“Shreyanka is a warrior, especially to play with the injury she’s playing. Nobody would think that she has an injury as she goes into bat and sweeps the first ball. So these are characters that we are very proud to have in RCB and we are even prouder to see what she does for both the franchise and the country,” elaborated Rangarajan, also RCB’s head of scouting.

He also recalled what made Shreyanka stand out from the rest of the domestic players they were keeping their eyes on. “When we saw her playing for Karnataka, she was a 19-year-old playing for the senior team, bowling the tough overs. It wasn’t like she was just participating, she was delivering the yorkers under pressure. Along with her coach Arjun (Dev), she does center-wicket practice and simulation, and there’s nothing left to chance. The way she was practicing was different from our peers, and was slightly ahead of them.”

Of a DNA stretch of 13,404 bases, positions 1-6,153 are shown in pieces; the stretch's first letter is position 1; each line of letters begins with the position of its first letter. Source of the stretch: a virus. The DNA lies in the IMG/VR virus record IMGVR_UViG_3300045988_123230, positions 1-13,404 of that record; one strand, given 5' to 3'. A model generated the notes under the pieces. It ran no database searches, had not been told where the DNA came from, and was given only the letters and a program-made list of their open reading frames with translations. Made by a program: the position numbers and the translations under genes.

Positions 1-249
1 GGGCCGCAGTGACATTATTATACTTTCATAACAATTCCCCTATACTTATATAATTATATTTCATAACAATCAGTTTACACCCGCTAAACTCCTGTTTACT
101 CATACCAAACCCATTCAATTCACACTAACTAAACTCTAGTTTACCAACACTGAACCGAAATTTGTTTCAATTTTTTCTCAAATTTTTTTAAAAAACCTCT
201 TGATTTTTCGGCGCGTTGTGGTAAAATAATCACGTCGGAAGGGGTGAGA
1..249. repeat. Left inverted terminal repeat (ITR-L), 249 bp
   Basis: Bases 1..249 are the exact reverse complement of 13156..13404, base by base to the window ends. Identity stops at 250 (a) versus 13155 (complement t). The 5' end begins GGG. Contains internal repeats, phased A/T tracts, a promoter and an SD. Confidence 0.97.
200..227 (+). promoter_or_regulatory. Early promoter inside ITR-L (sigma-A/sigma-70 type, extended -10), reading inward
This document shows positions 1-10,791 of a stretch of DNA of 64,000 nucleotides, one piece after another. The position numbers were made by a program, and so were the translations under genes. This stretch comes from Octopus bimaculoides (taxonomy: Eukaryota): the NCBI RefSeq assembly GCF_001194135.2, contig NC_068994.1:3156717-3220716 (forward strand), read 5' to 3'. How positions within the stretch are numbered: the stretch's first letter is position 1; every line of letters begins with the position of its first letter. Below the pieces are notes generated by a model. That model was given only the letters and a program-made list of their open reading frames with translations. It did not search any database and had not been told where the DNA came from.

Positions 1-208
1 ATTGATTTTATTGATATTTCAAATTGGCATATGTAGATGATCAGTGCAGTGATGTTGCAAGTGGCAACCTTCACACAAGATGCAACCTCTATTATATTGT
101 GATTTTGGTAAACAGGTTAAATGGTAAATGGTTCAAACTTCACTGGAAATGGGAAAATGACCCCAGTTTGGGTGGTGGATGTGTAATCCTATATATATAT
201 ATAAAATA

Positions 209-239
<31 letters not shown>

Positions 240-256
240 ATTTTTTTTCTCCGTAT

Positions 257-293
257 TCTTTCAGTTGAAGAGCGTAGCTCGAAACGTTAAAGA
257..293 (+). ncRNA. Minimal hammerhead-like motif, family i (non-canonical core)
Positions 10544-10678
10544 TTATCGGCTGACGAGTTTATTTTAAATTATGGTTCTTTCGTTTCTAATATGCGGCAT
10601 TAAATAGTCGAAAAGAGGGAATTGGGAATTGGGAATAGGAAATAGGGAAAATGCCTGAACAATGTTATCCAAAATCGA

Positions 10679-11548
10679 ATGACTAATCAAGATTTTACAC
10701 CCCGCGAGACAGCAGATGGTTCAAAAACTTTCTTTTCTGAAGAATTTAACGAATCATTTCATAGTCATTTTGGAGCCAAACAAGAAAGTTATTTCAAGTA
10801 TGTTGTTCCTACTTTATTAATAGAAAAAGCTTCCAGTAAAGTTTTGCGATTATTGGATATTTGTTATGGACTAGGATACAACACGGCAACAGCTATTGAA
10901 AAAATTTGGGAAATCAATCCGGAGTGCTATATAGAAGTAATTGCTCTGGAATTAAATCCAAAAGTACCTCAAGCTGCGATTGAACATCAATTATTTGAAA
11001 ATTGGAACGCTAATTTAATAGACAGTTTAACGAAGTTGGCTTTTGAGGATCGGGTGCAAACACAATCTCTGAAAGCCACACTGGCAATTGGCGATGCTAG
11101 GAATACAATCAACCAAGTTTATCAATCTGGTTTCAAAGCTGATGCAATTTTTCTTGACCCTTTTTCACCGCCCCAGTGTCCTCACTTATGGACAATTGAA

While Shreyanka has been at her best and found her mojo with the ball, one needs to realise that the match-winning performances are coming despite her little finger heavily taped, an injury which kept her out of two consecutive matches.

“If given an option, Shreyanka would have liked to play both the games. Like I said, that’s the character she is. The work she’s put in between those games, even when she was injured, we had rented out a couple grounds, had centre wickets for her, where she was bowling, and working on her different releases.”